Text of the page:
Ultimately, the projects looked lucrative and both investors and lenders were satisfied. However, this time, things have gone in a different direction and the module prices have already increased by around 20% in the past four months. “Till April end or May, it was as per expectations, but after that things changed,” said Jain.
Since module prices have been increasing, it has become a seller’s market and Chinese manufacturers are backing out from the initial quotes that they had given 4-5 months ago. Presently, if developers are going to enter into an agreement and there is even a slight change in terms of releasing the advance, the chances are that the order would be cancelled and the price could change, Jain said.
It is however true that module prices are increasing and they are on an upward trend. “As a result, the on-going projects could face a troublesome situation with lenders. If the loan has been sanctioned by taking into account earlier quotations and module price agreement has a cost escalation, it would lead to a tricky situation,” Jain told indiaclimatedialogue.net. “If the loan amount is not increased, such an escalation will have to be funded by equity.”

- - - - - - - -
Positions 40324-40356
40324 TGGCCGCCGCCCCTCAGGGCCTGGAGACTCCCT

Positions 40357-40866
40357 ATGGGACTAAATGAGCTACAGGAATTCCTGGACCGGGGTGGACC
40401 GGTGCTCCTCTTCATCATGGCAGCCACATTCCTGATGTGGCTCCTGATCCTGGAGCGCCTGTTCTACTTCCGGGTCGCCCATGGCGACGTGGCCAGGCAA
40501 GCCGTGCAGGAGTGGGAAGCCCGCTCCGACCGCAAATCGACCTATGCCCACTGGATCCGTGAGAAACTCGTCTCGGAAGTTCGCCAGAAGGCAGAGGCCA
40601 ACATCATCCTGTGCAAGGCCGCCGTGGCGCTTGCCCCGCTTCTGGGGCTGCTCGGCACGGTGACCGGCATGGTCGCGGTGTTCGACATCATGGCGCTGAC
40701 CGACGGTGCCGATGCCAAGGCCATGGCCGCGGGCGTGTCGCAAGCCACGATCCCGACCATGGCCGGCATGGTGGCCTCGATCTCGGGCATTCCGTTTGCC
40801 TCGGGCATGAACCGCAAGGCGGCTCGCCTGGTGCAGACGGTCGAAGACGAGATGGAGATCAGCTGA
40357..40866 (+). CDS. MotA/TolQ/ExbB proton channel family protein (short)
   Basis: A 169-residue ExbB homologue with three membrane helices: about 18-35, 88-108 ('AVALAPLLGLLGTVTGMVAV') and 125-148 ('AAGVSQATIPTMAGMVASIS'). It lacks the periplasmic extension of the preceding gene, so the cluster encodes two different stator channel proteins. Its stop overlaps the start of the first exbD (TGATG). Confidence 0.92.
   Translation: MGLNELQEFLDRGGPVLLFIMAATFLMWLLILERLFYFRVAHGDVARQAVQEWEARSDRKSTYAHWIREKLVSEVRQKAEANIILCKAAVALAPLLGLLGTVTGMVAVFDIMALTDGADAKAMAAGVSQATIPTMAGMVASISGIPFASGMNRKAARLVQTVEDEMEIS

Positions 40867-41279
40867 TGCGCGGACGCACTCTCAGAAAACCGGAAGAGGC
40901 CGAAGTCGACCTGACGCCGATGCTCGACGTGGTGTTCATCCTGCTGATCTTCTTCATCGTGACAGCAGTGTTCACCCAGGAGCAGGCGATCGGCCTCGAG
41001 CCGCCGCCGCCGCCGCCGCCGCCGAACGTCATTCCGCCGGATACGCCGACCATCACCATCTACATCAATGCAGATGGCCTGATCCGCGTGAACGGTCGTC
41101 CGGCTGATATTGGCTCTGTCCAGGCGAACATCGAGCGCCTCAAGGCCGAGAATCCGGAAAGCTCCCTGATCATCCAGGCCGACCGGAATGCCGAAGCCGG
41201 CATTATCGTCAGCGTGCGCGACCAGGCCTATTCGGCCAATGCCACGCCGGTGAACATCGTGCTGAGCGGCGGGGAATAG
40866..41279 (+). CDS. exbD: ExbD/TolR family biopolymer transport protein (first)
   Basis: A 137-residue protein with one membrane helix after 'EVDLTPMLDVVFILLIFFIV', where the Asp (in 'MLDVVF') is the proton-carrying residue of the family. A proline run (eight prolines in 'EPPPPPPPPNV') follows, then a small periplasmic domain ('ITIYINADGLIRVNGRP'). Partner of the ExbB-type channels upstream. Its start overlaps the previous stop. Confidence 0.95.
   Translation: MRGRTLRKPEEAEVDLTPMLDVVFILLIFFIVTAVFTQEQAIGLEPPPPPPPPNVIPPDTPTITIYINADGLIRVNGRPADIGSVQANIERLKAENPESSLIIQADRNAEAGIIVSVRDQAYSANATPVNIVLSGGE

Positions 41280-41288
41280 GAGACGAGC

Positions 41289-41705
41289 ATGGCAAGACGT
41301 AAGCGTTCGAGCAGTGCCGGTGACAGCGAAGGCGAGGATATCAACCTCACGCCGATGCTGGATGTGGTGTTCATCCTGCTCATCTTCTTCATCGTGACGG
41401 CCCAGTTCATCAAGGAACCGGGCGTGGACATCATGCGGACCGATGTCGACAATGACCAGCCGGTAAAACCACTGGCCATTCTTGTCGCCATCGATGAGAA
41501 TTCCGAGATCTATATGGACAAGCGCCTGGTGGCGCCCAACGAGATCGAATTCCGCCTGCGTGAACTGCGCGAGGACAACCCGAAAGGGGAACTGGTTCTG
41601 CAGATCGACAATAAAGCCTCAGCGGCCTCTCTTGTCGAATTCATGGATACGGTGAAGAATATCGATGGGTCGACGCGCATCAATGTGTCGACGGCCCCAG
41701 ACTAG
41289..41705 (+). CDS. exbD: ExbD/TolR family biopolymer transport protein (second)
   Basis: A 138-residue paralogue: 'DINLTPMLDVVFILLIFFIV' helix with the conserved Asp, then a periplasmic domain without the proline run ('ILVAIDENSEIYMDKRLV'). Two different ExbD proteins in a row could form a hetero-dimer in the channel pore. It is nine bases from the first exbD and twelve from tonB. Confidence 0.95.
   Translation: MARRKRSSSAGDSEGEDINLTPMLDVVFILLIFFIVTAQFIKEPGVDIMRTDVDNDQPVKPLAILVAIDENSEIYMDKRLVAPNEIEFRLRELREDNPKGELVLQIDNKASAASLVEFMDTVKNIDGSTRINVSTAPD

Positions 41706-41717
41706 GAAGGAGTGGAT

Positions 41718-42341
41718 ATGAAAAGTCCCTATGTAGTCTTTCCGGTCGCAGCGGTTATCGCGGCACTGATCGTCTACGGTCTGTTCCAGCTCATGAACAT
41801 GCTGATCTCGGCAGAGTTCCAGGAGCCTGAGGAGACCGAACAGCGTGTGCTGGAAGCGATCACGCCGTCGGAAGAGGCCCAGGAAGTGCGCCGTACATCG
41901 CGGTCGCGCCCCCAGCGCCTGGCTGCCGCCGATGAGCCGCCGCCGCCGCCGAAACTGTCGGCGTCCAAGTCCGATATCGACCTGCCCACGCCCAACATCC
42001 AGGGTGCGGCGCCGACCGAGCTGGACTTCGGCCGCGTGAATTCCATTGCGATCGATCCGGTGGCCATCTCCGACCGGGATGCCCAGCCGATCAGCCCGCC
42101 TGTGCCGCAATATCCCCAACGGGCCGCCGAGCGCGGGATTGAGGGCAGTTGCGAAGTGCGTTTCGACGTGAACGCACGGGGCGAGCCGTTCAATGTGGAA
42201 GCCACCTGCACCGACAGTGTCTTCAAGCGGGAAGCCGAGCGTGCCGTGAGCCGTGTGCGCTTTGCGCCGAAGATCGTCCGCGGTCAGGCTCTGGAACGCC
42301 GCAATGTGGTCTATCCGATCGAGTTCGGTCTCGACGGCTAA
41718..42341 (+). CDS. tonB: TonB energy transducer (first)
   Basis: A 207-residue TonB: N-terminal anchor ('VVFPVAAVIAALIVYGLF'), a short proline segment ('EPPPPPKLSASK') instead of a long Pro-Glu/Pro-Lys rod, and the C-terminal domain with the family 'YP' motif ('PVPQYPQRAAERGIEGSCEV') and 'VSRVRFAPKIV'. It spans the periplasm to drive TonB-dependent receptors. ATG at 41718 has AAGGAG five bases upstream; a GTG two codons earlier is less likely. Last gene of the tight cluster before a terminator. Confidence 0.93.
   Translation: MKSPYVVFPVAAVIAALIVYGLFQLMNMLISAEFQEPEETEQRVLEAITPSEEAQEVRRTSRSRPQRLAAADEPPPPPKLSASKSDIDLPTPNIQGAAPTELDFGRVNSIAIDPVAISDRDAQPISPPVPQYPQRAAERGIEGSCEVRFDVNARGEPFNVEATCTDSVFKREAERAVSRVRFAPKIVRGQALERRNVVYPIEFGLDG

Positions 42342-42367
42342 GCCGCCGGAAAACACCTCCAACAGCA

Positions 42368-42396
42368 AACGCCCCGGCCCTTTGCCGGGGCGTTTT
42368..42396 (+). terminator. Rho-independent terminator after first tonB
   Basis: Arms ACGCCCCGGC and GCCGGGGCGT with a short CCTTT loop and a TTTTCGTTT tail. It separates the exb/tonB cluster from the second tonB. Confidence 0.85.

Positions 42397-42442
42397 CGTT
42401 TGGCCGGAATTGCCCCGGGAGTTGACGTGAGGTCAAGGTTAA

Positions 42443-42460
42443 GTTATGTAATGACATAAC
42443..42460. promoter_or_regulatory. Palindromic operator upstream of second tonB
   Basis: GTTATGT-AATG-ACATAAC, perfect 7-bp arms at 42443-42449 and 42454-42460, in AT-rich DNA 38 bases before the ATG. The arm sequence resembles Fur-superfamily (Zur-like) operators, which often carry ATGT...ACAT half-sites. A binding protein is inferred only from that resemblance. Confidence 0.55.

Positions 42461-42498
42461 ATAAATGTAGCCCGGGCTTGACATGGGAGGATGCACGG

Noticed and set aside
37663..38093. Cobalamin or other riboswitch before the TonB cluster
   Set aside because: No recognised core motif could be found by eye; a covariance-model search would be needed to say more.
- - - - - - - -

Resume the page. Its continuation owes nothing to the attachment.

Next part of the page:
Aggressive bidding in an effort to capture market share with the assumption that component costs will continue to fall no matter what has been a flawed assumption, the official said. Such aggressive bidding has been witnessed in the solar sector to the extent that Indian lenders are finding it difficult to fund these projects at such low tariff. Foreign lenders may see some interest with cheaper borrowings in US dollars or Japanese yen and have an edge over their Indian counterparts, whose cost of borrowing may be higher by 4% to 7%.